The most amazing paragraph I’ve ever read is in this article on bloomberg business.  Most amazing as in the biggest bunch of business bullshit propaganda I’ve heard in a long time.  It is the fourth paragraph in the story, but to get the context read the entire thing.  Bloomberg is an asshole about fair use so I’m not gonna quote the entire paragraph.

The article is about the $2,000,000,000 loss incurred by Jamie Dimon.  The article says that the  bets Dimon were making (and it was Dimon making them, no matter who was in charge of the unit he was in  charge of the company) were so large they were driving the $10,000,000,000,000  market (yes, that is 10 trillion) and could not be easily unwound.

The article says this and what does that 4th paragraph say?  The fact that there are investigations ongoing into the matter, and the fact that there is going to be a senate hearing over this is an overreaction to a minor misstep.

Overreaction to a minor misstep?  Overreaction?  MINOR misstep?


Oh wait, you people are in the stock market, of course you’re fucking stupid.  Gamblers, alcoholics, crackheads, all of you.

Shitty risk management, overzealous betting… If you read the actual story on what happened, these guys sound like gambling addicts trying to convince themselves that everything is gonna be ok, that they only “almost” lost their shirts.  They sound unprofessional and frankly dirty as hell talking like this is some small thing.  Jamie Dimon was personally driving a 10 trillion dollar market with bets so big that it was risky to his entire operation to unwind the damn things.

That is NOT a small thing, and anyone who tells you different is full of shit.


Another great quote from this story by the crack addict enablers over at bloomberg business is in the last paragraph.  Some douche bag formerly of citigroup said :  “Advocates of tightening the so-called Volcker rule, which restricts banks’ proprietary trading, want “to use it for their own ends

And he wants to eliminate the volcker rule for his own ends.  The Volcker rule, the “ends” the douche bag is talking about is anything but dangerous to the stability of the market.  Yet this guy wants to get rid of the “So-called Volcker rule” and let the inmates run the asylum.  Again.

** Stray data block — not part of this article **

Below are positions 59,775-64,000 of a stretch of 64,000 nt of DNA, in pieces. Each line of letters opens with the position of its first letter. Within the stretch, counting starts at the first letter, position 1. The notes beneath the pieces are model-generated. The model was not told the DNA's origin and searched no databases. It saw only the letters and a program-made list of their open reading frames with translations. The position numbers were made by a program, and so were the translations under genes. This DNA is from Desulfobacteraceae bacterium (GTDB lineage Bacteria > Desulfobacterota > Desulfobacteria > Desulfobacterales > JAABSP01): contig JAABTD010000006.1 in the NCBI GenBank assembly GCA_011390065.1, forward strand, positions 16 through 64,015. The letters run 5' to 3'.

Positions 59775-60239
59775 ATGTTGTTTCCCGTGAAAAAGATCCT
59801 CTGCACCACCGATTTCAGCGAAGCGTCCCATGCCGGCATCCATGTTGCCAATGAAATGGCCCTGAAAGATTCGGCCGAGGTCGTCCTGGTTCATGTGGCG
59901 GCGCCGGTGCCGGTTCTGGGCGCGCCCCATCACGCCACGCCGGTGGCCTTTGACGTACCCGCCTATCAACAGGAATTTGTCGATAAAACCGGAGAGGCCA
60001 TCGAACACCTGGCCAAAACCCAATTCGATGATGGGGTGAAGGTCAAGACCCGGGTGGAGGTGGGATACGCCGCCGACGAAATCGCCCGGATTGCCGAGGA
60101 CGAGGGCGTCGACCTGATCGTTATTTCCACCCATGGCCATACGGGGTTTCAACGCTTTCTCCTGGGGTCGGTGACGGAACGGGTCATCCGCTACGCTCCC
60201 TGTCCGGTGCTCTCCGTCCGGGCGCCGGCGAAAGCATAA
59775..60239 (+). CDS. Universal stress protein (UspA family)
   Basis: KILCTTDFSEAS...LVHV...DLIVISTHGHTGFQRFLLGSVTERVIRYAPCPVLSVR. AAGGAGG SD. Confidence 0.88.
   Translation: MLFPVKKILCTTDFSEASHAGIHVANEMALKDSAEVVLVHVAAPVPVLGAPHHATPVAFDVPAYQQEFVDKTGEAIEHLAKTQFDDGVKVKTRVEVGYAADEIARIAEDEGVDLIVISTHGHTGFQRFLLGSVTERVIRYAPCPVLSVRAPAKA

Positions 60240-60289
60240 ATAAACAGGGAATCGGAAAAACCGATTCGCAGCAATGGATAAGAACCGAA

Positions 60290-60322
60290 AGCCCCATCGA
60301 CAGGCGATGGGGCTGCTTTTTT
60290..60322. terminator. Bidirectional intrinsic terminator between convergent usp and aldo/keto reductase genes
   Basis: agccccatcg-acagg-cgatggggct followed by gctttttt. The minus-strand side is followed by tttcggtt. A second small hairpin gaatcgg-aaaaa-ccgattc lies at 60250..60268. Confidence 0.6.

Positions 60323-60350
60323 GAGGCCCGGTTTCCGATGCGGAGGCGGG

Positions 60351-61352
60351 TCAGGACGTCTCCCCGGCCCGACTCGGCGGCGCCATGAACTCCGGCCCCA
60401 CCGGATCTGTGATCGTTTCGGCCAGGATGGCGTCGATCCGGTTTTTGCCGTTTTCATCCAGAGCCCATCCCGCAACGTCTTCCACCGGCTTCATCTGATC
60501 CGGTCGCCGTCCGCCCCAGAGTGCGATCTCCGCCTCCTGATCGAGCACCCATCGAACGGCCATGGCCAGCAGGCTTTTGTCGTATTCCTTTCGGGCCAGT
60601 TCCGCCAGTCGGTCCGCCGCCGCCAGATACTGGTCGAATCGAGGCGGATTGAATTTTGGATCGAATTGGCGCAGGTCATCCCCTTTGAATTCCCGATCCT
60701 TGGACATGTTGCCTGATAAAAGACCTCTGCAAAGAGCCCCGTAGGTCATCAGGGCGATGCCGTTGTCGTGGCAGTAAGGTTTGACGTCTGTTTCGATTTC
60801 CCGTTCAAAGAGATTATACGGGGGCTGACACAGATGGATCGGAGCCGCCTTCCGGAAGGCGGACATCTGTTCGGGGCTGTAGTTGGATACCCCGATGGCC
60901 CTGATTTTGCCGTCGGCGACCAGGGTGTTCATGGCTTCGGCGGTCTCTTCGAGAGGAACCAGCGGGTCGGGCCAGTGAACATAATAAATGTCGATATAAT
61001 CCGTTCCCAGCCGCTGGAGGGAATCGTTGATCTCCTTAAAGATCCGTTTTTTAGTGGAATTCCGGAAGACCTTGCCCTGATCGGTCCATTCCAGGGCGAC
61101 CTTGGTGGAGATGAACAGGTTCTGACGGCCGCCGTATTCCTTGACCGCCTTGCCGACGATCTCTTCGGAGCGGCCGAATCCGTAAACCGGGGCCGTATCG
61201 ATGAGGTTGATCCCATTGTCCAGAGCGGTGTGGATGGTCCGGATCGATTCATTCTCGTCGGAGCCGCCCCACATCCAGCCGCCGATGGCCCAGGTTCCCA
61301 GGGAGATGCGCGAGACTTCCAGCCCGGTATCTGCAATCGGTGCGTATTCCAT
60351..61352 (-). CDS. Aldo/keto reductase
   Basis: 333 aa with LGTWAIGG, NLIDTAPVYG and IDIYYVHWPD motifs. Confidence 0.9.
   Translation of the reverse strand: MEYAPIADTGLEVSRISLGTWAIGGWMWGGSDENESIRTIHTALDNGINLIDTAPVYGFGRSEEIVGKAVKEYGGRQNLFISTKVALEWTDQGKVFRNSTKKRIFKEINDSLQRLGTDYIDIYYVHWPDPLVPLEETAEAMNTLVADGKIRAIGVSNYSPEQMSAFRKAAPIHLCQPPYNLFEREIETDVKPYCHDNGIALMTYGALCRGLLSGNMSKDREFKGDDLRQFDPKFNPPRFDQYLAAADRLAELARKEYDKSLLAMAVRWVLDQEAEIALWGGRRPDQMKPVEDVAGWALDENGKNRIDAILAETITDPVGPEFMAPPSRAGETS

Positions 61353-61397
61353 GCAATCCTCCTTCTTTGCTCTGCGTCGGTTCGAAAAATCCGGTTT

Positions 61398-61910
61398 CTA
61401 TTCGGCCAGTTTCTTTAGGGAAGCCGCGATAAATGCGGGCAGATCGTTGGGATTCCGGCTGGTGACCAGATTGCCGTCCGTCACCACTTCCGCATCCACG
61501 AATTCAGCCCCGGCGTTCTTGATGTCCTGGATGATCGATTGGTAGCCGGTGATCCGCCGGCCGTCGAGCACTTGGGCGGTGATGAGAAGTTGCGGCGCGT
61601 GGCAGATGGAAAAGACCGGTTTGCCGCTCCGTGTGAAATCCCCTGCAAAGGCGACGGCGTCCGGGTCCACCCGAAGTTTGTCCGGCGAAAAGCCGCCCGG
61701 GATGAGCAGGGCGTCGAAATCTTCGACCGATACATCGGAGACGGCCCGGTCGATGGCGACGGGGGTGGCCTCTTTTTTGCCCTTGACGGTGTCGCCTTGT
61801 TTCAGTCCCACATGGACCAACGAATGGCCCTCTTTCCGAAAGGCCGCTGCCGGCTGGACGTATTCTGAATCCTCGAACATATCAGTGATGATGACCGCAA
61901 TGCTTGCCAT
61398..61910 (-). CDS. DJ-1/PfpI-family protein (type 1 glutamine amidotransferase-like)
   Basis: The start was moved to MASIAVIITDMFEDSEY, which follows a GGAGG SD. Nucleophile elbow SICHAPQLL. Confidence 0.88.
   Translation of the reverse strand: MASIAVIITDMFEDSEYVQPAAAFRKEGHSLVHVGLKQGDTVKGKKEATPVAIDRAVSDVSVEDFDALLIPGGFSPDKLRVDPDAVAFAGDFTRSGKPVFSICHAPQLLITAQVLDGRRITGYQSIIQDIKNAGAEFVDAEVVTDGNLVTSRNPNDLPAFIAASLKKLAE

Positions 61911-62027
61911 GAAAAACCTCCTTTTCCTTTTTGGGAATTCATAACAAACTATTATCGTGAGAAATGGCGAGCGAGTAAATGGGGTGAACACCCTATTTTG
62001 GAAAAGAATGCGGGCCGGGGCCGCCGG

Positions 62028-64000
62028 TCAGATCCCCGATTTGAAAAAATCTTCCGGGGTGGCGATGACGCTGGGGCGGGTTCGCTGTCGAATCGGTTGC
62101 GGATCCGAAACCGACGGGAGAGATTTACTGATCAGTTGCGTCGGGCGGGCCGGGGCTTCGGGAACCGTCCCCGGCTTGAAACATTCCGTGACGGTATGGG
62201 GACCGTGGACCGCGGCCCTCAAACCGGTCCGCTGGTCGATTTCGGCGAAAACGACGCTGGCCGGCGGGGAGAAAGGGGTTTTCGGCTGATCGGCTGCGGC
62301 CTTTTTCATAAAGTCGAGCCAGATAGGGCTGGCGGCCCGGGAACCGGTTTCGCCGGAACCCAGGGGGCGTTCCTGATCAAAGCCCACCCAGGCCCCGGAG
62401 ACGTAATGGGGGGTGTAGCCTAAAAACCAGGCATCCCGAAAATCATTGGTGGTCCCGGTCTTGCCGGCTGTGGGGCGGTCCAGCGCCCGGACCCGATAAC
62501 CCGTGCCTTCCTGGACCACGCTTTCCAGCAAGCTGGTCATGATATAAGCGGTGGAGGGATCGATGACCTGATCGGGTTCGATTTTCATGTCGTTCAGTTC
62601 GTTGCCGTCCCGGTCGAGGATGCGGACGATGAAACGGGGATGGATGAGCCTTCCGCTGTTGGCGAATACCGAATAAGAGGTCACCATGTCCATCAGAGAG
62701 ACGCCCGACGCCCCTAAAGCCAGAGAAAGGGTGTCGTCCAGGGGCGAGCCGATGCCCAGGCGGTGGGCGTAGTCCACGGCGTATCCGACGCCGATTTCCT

Let them do as they please like numbnuts here wants and the market will correct itself (srsly?) is what he apparently thinks.

Just like it did in 2008.


Corrected itself to the tune of the biggest recession in recent memory which necessitated the biggest bailout EVER, which was handled poorly by that dumbass Dubya and that evil bastard Hank Paulson .  Paulson, along with Chris Cox destroyed much of our economic strength with the relaxation of the net capital rule.  Cox relaxed it at Paulson’s behest.  The entirety of Wall street got way in over their heads betting on sub-prime mortgages. And the whole thing went to hell in a hand-basket because we let Wall Street do things the way they wanted.

So ya, when these wall street shysters talk about their dislike for regulation like this dime store putz did, just remember where that little piece of deregulation got us.  Listening to these banksters, these criminals, should give us all pause.  They aren’t investors.  They are bettors. Betting on your future, betting for their own wants.  They don’t care if you win, so long as they do.  You lost trillions, and they still have their mansions and yachts.

Think on that.


That’s it from here, America.  G’night.

The Trillion Dollar Highway

Pic of the day:  Rocks and stream along the million dollar highway, Ouray County, Colorado